The government continues to stick to its guns over Brexit, with Chancellor Philip Hammond recently saying that the UK could build its own satellite navigation network if Brussels blocks access to the European Space Agency's Galileo project.
Galileo is a €5 billion EU initiative to create a rival to the US-led Global Positioning System (GPS), which would be open to civilian use worldwide. Plans were announced to move the system's backup site to Spain earlier this year.
The European Union has said that it is likely to block British firms from working on or accessing encrypted signals from Galileo, citing legal issues. In 2011, the UK was part of a group that agreed rules to block non-EU countries from access to these secure elements.
However, following the government's desire to have its big Brexity cake and eat it, too, Hammond said that he could not accept the EU's decision.
"We need access to a satellite system of this kind," he told journalists. "A plan has always been to work as a core member of the Galileo project, contributing financially and technically to the project.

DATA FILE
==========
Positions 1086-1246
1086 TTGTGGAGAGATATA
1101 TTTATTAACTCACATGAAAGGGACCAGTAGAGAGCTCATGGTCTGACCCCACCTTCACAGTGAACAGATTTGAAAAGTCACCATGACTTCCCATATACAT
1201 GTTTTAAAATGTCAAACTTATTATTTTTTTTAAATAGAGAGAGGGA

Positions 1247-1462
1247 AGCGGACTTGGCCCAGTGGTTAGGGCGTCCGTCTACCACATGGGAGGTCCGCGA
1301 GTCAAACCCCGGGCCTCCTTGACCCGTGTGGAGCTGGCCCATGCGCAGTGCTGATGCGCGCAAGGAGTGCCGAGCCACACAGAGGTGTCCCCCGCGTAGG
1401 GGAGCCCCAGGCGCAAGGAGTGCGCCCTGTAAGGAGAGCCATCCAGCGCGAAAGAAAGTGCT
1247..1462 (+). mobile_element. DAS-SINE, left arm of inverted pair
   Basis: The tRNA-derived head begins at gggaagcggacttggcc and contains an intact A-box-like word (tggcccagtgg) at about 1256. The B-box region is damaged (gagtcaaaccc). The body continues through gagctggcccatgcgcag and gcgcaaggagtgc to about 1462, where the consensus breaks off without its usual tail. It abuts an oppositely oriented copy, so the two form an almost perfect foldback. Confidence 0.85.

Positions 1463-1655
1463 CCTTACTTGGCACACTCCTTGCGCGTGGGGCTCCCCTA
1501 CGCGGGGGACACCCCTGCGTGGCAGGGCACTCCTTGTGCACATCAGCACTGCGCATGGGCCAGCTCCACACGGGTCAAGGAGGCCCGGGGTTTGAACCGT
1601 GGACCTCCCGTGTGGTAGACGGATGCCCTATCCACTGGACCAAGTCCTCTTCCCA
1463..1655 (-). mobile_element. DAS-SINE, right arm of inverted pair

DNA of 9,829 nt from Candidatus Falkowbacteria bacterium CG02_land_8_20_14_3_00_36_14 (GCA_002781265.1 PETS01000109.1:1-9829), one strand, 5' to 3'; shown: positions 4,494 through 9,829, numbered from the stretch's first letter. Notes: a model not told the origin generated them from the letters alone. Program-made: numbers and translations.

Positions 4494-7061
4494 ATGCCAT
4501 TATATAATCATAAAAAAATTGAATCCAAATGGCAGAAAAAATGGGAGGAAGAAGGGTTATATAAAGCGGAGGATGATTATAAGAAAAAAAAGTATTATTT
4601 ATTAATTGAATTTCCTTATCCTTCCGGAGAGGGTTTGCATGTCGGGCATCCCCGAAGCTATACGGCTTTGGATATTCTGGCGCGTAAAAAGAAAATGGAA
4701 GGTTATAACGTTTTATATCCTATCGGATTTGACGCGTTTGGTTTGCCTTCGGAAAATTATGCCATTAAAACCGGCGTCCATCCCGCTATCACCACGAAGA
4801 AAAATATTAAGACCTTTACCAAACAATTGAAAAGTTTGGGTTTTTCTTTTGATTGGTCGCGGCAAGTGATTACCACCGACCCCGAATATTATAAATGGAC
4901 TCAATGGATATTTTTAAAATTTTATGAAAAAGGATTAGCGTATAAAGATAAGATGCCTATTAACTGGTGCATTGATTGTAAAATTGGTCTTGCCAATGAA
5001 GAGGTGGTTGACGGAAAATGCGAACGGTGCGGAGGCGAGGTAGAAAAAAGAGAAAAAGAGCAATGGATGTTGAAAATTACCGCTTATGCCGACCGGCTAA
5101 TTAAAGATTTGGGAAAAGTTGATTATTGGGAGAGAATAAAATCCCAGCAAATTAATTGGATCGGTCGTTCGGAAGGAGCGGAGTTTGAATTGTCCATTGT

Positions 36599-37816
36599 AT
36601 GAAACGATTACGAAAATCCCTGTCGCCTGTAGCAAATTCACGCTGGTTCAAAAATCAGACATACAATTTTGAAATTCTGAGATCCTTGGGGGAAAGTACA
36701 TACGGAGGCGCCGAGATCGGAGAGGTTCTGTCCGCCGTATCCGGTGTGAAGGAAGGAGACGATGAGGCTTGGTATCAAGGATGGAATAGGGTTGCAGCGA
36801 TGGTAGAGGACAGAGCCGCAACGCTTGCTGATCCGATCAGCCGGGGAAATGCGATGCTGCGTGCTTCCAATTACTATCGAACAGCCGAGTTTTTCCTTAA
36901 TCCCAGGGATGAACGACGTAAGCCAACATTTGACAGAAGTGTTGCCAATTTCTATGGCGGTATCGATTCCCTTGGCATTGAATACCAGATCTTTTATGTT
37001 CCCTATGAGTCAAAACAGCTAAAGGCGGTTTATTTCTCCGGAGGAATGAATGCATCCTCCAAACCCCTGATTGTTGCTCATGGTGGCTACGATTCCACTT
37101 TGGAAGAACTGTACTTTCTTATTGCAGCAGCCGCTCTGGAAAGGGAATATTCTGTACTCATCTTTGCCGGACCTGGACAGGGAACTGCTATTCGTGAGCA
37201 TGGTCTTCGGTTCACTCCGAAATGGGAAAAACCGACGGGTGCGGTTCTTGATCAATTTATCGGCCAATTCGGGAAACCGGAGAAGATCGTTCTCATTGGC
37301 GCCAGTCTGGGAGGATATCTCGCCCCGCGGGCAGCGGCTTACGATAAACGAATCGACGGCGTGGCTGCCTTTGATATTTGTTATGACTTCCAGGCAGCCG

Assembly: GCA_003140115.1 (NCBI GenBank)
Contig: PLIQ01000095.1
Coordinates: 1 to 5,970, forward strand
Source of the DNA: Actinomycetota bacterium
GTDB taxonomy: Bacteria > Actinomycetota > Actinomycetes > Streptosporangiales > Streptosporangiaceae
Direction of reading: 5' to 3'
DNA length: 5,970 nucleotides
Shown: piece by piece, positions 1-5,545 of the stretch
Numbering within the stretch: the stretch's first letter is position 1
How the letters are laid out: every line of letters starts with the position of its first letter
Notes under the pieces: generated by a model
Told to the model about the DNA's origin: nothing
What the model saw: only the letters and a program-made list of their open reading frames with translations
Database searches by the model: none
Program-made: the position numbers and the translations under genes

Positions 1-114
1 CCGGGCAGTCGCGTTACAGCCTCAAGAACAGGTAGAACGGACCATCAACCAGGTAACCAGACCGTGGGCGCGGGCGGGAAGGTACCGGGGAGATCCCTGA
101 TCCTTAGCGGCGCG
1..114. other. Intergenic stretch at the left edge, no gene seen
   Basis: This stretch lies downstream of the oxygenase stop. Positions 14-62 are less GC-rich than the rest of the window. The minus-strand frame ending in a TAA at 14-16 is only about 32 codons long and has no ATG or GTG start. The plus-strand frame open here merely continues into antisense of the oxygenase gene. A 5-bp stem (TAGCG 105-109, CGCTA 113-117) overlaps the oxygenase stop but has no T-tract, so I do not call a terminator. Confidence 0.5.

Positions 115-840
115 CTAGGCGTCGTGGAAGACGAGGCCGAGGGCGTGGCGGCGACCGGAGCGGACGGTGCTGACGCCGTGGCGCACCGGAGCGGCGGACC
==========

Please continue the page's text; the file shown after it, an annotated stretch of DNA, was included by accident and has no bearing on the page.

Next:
"If that proves impossible then Britain will have to go it alone, possibly with other partners outside Europe and the US, to build a third competing system. But for national security strategic reasons we need access to a system and will ensure that we get it."
Australia could be a potential partner for such a system.
An EU official, speaking to The Guardian, said that it was clear that the UK "would like to transform Galileo from a union programme to a joint EU-UK programme, and that is quite a big ask for the EU.
"They want to have privileged access to the security elements of PRS (the encrypted navigation system for government-authorised users) and to be able to continue manufacturing the security modules which would mean that after Brexit the UK, as a third country, would have the possibility to turn off the signal for the EU.
"It also means they are asking for information and the possibility to produce the security modules that would give them information that currently not all member states have."
EU commenters and negotiators have continually accused their opposite numbers in the UK of ‘chasing a fantasy' when it comes to Brexit. The Galileo dispute, it seems, is the latest evidence backing up their claims.
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